Alexander Miller (2000). Disjunctions, Programming, and the Australian View of Colour. Analysis 60 (266):209-212.
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  36.  41
    Alexander Miller (1989). An Objection to Wright's Treatment of Intention. Analysis 49 (4):169 - 173.
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  37.  56
    Alexander Miller (1998). Emotivism and the Verification Principle. Proceedings of the Aristotelian Society 98 (2):103–124.
    In chapter VI of Language, Truth, and Logic, A.J. Ayer argues that ethical statements are not literally significant. Unlike metaphysical statements, however, ethical statements are not nonsensical: even though they are not literally significant, Ayer thinks that they possess some other sort of significance. This raises the question: by what principle or criterion can we distinguish, among the class of statements that are not literally significant, between those which are genuinely meaningless and those which possess some other, non-literal form of (...)
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  38.  77
    Duncan McFarland & Alexander Miller (1998). Jackson on Colour as a Primary Quality. Analysis 58 (2):76-85.
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  39.  83
    Alexander Miller (2003). The Significance of Semantic Realism. Synthese 136 (2):191 - 217.
    This paper is concerned with the relationship between the metaphysical doctrine of realism about the external world and semantic realism, as characterised by Michael Dummett. I argue that Dummett's conception of the relationship is flawed, and that Crispin Wright's account of the relationship, although designed to avoid the problems which beset Dummett's, nevertheless fails for similar reasons. I then aim to show that despite the fact that Dummett and Wright both fail to give a plausible account of the relationship between (...)
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  40.  23
    Alexander Miller & Ali Saboohi (2015). Rule-Following and Consciousness: Old Problem or New? Acta Analytica 30 (2):171-178.
    It has recently been claimed that there is a “new hard problem” for physicalism. The new hard problem, according to Goff, is based on “semantic phenomenology”, the view that conscious perceptual experience represents linguistic expressions as having determinate meanings. Goff argues that Kripke’s rule-following argument demonstrates that it is particularly difficult for a physicalist to account for semantic phenomenology. In this paper, we argue that Goff’s discussion of semantic phenomenology fails to uncover a “new” hard problem for physicalism and there (...)
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  41.  76
    Alexander Miller (1997). Lenin's Anticipation of Bernard Williams's Integrity Objection to Utilitarianism. Journal of Value Inquiry 31 (4):503-510.
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  42.  16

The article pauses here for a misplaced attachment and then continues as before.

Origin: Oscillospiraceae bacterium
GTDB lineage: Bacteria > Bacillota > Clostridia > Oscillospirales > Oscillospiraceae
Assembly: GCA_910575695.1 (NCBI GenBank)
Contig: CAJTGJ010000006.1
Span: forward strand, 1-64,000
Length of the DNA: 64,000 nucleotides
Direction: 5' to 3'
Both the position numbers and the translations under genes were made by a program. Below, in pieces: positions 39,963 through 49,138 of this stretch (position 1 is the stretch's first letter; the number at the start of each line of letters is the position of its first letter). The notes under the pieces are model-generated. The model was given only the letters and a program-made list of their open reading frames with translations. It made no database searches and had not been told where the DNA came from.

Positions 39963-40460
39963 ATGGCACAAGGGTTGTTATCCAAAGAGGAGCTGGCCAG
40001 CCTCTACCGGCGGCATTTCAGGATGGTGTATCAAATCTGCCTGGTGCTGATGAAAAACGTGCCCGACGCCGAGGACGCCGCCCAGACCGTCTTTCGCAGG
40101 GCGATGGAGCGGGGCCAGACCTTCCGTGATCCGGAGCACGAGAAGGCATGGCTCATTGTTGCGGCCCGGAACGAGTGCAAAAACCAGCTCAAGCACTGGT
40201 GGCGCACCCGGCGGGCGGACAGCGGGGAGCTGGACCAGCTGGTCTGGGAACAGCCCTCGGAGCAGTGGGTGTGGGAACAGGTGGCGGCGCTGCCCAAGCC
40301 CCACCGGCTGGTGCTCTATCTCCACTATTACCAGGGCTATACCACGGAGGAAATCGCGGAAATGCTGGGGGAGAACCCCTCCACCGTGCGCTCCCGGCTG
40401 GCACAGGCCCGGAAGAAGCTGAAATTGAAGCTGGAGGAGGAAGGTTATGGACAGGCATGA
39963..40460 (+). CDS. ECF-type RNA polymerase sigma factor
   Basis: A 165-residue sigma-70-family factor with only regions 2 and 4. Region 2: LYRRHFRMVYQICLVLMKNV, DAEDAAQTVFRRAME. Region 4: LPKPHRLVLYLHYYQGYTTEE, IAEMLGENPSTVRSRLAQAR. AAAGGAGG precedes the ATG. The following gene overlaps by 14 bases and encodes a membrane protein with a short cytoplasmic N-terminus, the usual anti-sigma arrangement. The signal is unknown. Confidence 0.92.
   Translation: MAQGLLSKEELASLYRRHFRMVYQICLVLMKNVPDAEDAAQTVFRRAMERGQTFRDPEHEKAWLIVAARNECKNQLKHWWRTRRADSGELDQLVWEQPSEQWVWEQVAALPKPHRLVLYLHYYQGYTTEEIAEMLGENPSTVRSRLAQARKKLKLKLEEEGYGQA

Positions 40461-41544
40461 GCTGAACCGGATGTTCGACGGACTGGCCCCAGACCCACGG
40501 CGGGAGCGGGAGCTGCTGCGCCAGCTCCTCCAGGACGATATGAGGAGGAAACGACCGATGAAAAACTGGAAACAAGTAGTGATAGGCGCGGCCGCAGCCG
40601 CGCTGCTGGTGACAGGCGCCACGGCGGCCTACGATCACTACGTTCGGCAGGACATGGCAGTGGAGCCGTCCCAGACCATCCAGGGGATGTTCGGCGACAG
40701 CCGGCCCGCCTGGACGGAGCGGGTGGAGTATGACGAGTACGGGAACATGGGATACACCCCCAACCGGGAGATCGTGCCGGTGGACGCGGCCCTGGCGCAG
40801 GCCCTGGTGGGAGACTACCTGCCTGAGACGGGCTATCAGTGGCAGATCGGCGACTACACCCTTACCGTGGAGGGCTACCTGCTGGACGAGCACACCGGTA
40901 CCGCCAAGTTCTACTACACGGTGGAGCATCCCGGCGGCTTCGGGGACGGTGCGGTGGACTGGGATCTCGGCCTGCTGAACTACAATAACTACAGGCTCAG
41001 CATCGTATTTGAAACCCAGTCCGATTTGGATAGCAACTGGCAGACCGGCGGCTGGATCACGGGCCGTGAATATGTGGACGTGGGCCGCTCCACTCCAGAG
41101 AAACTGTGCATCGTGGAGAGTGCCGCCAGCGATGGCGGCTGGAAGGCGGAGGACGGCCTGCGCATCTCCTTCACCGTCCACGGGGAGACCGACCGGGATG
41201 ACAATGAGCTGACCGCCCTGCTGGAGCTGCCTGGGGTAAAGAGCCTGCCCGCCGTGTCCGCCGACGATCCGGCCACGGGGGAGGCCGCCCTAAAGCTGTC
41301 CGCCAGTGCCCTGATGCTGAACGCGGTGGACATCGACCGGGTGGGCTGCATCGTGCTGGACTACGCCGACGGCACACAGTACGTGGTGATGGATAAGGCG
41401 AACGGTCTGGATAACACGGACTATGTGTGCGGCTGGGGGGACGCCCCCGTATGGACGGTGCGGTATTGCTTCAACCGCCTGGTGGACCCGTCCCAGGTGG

Alexander Miller (1997). More Responses to the Missing-Explanation Argument. Philosophia 25 (1-4):331-349.
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  43.  12
    Alexander Miller (2007). Critical Notice. International Journal of Philosophical Studies 15 (1):125 – 140.
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  44.  29
    Alexander Miller (2003). Objective Content. Aristotelian Society Supplementary Volume 77 (1):73–90.
    [Alan Weir] This paper addresses the problem of how to account for objective content-for the distinction between how we actually apply terms and the conditions in which we ought to apply them-from within a naturalistic framework. Though behaviourist or dispositionalist approaches are generally held to be unsuccessful in naturalising objective content or 'normativity', I attempt to restore the credibility of such approaches by sketching a behaviouristic programme for explicating objective content. /// [Alexander Miller] Paul Boghossian (1989, 1990) has argued, on (...)
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  45.  25
    Brian Leiter & Alexander Miller (1998). Closet Dualism and Mental Causation. Canadian Journal of Philosophy 28 (2):161-181.
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  46.  60
    Review author[S.]: John Divers & Alexander Miller (1994). Critical Notice. Mind 103 (412):519-533.
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  47.  44
    Alexander Miller, Bare Functional Desire.
    But this changes nothing. The decisive claim is that in assessing the counterfactuals implicit in (A) we do not have to take sceptical worlds into the reckoning, whereas we must do that in assessing (B) because (B) explicitly speaks of them. Accept, provisionally, what is here said about (B) and focus on the claim about (A). Nobody should make it unless they are already in a position to assert that the actual world is not a sceptical world. And with that (...)
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  48.  23
    Alexander Miller (2001). On Wright's Argument Against Deflationism. Philosophical Quarterly 51 (205):527-531.
  49.  8
    Alexander Miller (2004). Review: Differences with Wright. [REVIEW] Philosophical Quarterly 54 (217):595 - 603.
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  50.  54
    Alexander Miller (2003). Review: An Identity Theory of Truth. [REVIEW] Mind 112 (445):112-119.